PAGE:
Source: - Half-remembered interview.
 

TheCheapGuitarist

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I actually like the look of the Dean flying-Vs more than the Gibsons he played.

He also mentioned in an interview that he doesn't run the Marshalls very loud anymore. I believe he also said that he has his own signature model which allows him to run it more quietly and get the same kind of performance out of it as the old ones, but don't quote me on that. Some of these old guys who ran their amplifiers at ear-splitting volume no longer do so. I saw an interview with Ted Nugent where he was saying that he's probably running about 10% of the volume now than he used to onstage.
 

Peegoo

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Some of these old guys who ran their amplifiers at ear-splitting volume no longer do so. I saw an interview with Ted Nugent where he was saying that he's probably running about 10% of the volume now than he used to onstage.

The real reason for that is modern sound reinforcement: it is light years ahead of where it was 30 years ago, and music venues can better control the sound when amps are mic'd into the house system. Used to be, the PA was just the vocals and drums, and everyone in the band had to balance the noise coming from their amp with everyone else in the group. Which is just about impossible. It also makes for really crap sound distribution in a large hall.
 

arlum

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He's certainly a senior member in the society of hard rock guitarists. His career's been like a dribbled basketball. Up and down. Up an down. When he's on he's fantastic.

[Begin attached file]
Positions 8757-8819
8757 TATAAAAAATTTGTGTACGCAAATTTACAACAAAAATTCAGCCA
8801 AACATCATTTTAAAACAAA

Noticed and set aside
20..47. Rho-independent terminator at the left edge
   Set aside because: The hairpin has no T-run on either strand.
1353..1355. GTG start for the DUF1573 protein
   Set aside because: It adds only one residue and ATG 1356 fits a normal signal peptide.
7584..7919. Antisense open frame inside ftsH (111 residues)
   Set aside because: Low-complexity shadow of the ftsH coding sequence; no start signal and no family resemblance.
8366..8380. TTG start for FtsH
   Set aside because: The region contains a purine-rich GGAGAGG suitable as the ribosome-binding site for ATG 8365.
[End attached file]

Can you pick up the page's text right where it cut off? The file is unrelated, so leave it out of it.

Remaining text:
stratoman1

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The guitarist for the hard rock band The Scorpions, which he joined in 1970 at the tender age of 15, Michael and his older brother, Rudolf, cut a swath through the boundaries of hard rock and heavy metal that no other guitarist dare touch.

Influenced by the playing of Jimmy Page and Eric Clapton, Schenker began playing a Gibson Les Paul, but after the strings broke on his Les Paul, Michael borrowed Rudolf's Flying V--and the rest, as they say, is history. During his stint in UFO, Schenker's setup was largely a 1975 Gibson Flying V, which combined with a classic Marshall 50-watt amp, created one of the most imitated guitar tones in history.

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These days, Michael still uses Marshall 50-watt and Marshall 100-watt amps, but he ditched the Gibson Flying V for a Dean Flying V copy, of which he and Rudolf have signature models. Maybe one day they'll make a signature Marshall amp for Michael...

I have the UFO Strangers In The Night album, and let me tell ya, it is a great live double album. My mom saw UFO opening up for Pat Travers, REO Speedwagon, Rush and Blue Oyster Cult in 1977 ish, and they were awesome in concert.






I just got an 8 disc version of Strangers. It has the original 2 cd set and six others from the same tour. So there is some overlap with songs but worth buying for 20 bucks